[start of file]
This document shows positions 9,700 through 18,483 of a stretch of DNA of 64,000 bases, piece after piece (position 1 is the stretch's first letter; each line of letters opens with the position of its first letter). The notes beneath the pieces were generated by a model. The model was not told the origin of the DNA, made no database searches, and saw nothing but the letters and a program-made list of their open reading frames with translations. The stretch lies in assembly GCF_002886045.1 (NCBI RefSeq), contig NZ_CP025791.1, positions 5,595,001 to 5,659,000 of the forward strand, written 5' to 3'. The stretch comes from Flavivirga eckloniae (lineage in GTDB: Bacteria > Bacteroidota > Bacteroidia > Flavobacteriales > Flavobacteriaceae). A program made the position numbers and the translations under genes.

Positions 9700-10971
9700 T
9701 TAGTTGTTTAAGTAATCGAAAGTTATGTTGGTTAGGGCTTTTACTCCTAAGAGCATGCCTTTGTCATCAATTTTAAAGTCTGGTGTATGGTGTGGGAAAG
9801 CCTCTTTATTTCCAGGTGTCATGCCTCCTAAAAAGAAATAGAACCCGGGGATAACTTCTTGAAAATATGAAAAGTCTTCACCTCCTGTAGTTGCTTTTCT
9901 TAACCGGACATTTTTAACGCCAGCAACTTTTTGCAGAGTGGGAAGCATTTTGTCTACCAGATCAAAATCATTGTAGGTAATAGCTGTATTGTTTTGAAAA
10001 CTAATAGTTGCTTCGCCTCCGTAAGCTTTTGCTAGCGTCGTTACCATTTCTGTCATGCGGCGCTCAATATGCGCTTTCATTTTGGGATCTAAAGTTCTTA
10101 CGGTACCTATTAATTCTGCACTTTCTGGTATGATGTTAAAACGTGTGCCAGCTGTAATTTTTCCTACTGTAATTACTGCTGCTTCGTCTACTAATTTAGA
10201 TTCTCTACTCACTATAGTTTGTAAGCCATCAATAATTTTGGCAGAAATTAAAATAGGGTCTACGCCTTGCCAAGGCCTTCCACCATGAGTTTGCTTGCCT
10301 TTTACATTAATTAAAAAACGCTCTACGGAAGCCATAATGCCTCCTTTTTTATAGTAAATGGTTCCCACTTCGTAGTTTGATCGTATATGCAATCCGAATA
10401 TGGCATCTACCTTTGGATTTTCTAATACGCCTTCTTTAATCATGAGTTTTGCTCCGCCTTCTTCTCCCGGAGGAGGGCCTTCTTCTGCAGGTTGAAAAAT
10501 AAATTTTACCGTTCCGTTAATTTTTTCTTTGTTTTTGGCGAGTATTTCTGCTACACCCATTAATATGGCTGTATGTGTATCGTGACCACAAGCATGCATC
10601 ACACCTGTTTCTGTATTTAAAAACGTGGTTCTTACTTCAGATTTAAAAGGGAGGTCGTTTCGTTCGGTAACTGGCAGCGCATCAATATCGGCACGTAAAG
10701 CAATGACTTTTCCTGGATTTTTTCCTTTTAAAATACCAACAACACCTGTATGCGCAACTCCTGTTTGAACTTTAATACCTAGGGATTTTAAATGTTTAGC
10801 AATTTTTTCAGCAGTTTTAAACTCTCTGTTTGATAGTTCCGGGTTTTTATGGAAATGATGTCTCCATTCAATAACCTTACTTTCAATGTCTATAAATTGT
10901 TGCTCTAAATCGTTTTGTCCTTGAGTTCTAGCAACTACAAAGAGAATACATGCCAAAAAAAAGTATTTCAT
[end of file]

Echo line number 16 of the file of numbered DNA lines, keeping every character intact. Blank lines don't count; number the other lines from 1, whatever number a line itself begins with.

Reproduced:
10901 TGCTCTAAATCGTTTTGTCCTTGAGTTCTAGCAACTACAAAGAGAATACATGCCAAAAAAAAGTATTTCAT